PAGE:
At Regents Park Community College, the Religious Studies Department’s base for learning is that all people deserve respect and that respect begins with understanding. Rooted in Article 18 of the UDHR, freedom of religion is a right. This right is best protected by knowledge rather than ignorance. As such we aim to ensure that all students leave our school with a good understanding of other people’s beliefs and how those beliefs affect the lifestyle and choices of believers.
Students arrive at Regents Park with very different experiences of Religious Studies, from those who are barely aware that they have done any to those who have experienced it as a core part of their schooling experience. One of our aims is to encourage all students to be aware of the diversity around them, in our school, our city and our country. Our curriculum approaches the varied experiences of Religious Studies at Key Stage 2 by finding common experiences and drawing links to different religious views and experiences.
As we build towards the GCSE, we focus on two main religions – Christianity and Hinduism. One of these is Abrahamic and monotheistic, the other is dharma (duty) based. This exposes students to two main streams in religion and works as a good foundation to understanding all religions. This prepares students for life and for A level Religious Studies. If prejudice is another word for ignorance, religious education is a route to empathy, respect and understanding.
The academic study of religion aims to prepare students for life and helps prepare students for a wide range of academic skills. We focus on the literacy skills of analysis, explanation and the use of high level speciality language. We try to introduce our students to the basic beliefs and practises of religious believers, and also we consider a range of ethical and life issues – it is better to consider issues like death and loss in a classroom rather than waiting until we lose someone close to us.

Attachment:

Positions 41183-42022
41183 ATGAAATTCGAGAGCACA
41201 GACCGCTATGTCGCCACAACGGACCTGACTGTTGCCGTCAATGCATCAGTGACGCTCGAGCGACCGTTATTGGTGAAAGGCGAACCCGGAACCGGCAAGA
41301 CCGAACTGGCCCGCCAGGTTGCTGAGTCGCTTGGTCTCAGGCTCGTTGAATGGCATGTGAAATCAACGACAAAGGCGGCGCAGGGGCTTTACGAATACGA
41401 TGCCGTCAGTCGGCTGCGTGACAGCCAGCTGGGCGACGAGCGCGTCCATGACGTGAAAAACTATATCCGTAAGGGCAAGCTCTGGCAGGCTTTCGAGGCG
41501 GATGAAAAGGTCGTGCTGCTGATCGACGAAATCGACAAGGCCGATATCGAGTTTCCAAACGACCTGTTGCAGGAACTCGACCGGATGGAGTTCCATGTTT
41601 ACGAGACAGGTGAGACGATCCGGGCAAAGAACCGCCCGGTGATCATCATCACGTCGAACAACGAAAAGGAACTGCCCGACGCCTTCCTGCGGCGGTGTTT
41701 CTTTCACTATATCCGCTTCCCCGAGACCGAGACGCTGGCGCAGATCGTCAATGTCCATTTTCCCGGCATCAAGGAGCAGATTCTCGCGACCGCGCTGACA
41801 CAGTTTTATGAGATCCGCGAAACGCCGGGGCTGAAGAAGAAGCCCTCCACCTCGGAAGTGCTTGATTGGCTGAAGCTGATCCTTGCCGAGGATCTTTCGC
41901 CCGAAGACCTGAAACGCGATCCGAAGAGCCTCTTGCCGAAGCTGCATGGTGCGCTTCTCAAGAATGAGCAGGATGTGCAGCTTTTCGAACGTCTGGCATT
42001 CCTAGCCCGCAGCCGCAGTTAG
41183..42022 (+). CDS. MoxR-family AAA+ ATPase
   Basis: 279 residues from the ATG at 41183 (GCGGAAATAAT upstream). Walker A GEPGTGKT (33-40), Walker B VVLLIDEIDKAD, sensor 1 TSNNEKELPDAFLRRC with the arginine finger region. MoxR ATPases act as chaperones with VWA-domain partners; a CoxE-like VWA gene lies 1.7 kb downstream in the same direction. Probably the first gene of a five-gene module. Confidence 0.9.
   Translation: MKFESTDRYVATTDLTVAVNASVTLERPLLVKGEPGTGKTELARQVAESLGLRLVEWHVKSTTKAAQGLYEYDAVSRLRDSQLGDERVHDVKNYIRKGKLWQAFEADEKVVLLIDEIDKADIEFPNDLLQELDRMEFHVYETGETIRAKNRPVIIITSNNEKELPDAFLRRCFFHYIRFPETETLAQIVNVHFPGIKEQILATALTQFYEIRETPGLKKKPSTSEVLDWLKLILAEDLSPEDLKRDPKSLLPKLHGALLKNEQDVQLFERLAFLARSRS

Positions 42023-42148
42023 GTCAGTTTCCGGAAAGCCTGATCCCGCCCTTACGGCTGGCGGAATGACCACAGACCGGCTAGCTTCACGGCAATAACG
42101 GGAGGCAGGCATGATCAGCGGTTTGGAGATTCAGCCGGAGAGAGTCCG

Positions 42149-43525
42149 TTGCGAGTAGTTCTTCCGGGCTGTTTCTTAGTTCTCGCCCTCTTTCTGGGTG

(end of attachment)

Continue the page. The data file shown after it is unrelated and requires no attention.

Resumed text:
At Regents Park, in Religious Studies we operate a spiral curriculum, consisting of three circuits each going deeper. Our Curriculum map shows that we begin with asking what religion is, introduce Christianity and Hinduism and then aspects or themes of religion. This leads to an investigation into ancient religion and the future of religion in the 21st Century. As students begin Year 9 we start the second level of the spiral. Here we begin with ethical theory, introducing the different ways people justify their ethical choices (religious and humanist). We then revisit Christianity and Hinduism at a deeper level than in Key Stage 3 and move on to examine 4 Themes (Life, Crime, Social Justice and Conflict). The final circuit begins towards the end of Year 10 where we have an in depth investigation into Christian and Hindu beliefs and practices, followed by applying these beliefs to the ethical questions in preparation for the GCSE exam.
The AQA Religious Studies (Spec A) GCSE was chosen because it offers a balance of religious knowledge and ethical issues and has a style of questions that is accessible for most students. However, like most new GCSEs, it is very knowledge heavy. There is a lot of specialised vocabulary within the subject – over 200 words or phrases and around 40 key quotes that students need to understand. Many of these are linked to Hindu words and concepts, which are unfamiliar to students. We address this by having a strong focus on vocabulary both in lessons and through homework. We use Google Classroom quizzes to regularly test students on key words and quotes.